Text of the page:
The City of Massillon’s Storm Water Management Program in conjunction with the Clean Water Act serves to radically reduce or eliminate pollutants from entering the MS4 or Municipal Separate Storm Sewer System. Through activities known as best management practices or BMP’s, the City conducts municipal maintenance (e.g., street sweeping and catch basin cleaning), public education and outreach, new development and construction controls, illicit discharge control activities, monitoring and special studies, and watershed management activities, in conjunction with the Stark Soil and Water Conservation District.
REPORTING A PROBLEM:
- To report an emergency situation such as a hazardous waste spill or situation that will result in the imminent and substantial danger to the health and safety of persons please call 911.
- To report illegal dumping in the Tuscarawas River, Sippo Creek, Little Sippo Creek, Newman Creek, Wetmore Creek, the Brookfield Ditch or an illicit discharge into the City’s storm sewer drainage system please call the City of Massillon Engineering Department at (330) 830-1722 or The Stark Soil & Water Conservation District at (330)-830-7700.
An Illicit Discharge is any discharge to an MS4 that is not composed entirely of storm water, except those discharges to the MS4 pursuant to a NPDES Permit or noted in current ordinance 53-2008-ILLICIT DISCHARGE AND ILLEGAL CONNECTION CONTROL.
Clean Water Act
The Clean Water Act (CWA) is mandated under the 1987 Amendments to the Federal Water Pollution Control Act. It is the cornerstone of surface water quality protection in the United States. (The Act does not deal directly with ground water nor with water quantity issues.) The statute employs a variety of regulatory and non regulatory tools to sharply reduce direct pollutant discharges into waterways, finance municipal wastewater treatment facilities, and manage polluted runoff. These tools are employed to achieve the broader goal of restoring and maintaining the chemical, physical, and biological integrity of the nation’s waters so that they can support “the protection and propagation of fish, shellfish, and wildlife and recreation in and on the water.”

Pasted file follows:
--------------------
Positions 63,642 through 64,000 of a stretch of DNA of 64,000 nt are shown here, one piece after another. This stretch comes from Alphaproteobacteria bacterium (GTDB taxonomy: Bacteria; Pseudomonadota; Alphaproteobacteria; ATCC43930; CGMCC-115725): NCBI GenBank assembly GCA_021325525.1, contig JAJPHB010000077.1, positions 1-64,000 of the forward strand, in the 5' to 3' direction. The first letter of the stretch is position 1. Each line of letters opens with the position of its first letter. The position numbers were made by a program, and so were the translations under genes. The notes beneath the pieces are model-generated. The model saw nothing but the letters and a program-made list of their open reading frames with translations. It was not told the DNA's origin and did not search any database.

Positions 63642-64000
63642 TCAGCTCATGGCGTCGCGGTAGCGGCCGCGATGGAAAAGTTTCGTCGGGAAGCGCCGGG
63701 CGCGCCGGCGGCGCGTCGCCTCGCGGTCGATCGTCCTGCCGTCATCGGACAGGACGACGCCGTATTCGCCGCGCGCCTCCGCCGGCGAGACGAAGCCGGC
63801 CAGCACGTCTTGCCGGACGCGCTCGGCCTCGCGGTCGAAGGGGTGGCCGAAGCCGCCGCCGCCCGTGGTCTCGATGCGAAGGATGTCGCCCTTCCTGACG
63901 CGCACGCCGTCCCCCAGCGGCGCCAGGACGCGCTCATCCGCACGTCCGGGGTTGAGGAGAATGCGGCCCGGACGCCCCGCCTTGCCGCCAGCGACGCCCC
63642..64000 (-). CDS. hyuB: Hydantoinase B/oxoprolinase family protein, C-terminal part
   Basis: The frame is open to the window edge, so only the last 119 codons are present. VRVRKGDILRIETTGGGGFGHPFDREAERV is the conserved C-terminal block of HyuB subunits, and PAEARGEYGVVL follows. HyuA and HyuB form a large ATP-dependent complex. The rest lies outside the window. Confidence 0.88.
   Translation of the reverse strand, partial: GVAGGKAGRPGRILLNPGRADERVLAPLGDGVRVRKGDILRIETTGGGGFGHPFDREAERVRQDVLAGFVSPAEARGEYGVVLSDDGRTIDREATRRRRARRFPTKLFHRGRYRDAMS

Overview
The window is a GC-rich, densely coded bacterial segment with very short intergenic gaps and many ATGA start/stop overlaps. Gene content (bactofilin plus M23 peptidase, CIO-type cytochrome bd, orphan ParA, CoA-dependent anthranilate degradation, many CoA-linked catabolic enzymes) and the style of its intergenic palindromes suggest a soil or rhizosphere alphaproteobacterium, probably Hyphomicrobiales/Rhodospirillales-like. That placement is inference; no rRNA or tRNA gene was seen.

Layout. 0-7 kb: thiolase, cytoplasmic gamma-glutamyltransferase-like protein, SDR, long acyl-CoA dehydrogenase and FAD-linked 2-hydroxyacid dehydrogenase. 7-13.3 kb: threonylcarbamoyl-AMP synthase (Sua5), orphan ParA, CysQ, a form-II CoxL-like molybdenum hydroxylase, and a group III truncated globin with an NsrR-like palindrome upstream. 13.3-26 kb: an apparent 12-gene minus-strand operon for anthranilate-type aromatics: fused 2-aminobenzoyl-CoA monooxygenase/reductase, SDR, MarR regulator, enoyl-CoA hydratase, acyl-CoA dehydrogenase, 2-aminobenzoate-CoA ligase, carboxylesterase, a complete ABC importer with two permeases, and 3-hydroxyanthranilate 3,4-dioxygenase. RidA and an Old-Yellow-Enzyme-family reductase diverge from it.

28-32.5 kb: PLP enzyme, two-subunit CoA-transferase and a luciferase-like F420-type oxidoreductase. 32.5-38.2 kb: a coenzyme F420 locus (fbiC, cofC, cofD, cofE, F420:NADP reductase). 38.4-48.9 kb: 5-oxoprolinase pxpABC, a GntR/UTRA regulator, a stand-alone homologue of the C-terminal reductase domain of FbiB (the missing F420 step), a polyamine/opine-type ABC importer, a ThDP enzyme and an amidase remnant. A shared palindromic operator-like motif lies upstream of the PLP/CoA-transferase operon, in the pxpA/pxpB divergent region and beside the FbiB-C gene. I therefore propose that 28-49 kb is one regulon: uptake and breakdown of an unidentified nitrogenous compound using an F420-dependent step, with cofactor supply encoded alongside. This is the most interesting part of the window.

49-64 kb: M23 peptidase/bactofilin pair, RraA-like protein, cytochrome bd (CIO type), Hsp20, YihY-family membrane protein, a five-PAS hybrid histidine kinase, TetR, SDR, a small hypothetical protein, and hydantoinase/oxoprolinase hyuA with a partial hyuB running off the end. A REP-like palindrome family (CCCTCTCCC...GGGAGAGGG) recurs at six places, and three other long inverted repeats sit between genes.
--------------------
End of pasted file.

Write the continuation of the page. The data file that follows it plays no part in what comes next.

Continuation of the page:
During the last decade more attention has been given to physical and biological integrity. Also, in the early decades of the Act’s implementation, efforts focused on regulating discharges from traditional “point source” facilities, such as municipal sewage plants and industrial facilities, with little attention paid to runoff from streets, construction sites, farms, and other “wet-weather” sources.
Starting in the late 1980s, efforts to address polluted runoff have increased significantly. For “non point” runoff, voluntary programs, including cost-sharing with landowners are the key tool. For “wet weather point sources” like urban storm sewer systems and construction sites, a regulatory approach is being employed.
Evolution of CWA programs over the last decade have also included something of a shift from a program-by-program, source-by-source, pollutant-by-pollutant approach to more holistic watershed-based strategies. Under the watershed approach equal emphasis is placed on protecting healthy waters and restoring impaired ones.
A full array of issues are addressed, not just those subject to CWA regulatory authority. Involvement of stakeholder groups in the development and implementation of strategies for achieving and maintaining state water quality and other environmental goals is another hallmark of this approach.
Brief History of NPDES Program
The National Pollutant Discharge Elimination System (NPDES) originally began as part of the 1972 Clean Water Act. The U.S. Environmental Protection Agency (USEPA) initially targeted point-source pollution (industrial plants, sewage plants) with sampling, monitoring, water treatment, improved material handling, better manufacturing technology, etc. This portion of the NPDES program has been very effective at improving water quality for lakes and streams in urban areas. However, as more data was gathered, it was learned that most pollution comes from non point sources where it is difficult to identify the source and responsible party. Non point pollution sources include:soil erosion, aerially-deposited particles, roadside trash, leaves and sticks, automotive fluids from leaking vehicles, products of incomplete combustion, food processing wastes, and transportation spills of chemicals and other pollutants.
The Clean Water Act was amended in 1987 to include provisions for reducing non point pollution sources. The NPDES permit system is managed by the Ohio Environmental Protection Agency with federal oversight maintained by USEPA.
The Storm Water Phase II Regulation requires that large and medium-sized cities/counties must obtain a NPDES permit for municipal separate storm sewer systems (MS4s). These NPDES permits are renewable for a period of 5 years. A storm water management program must be developed to reduce storm water pollution, with several elements for which demonstrable progress must be achieved each year.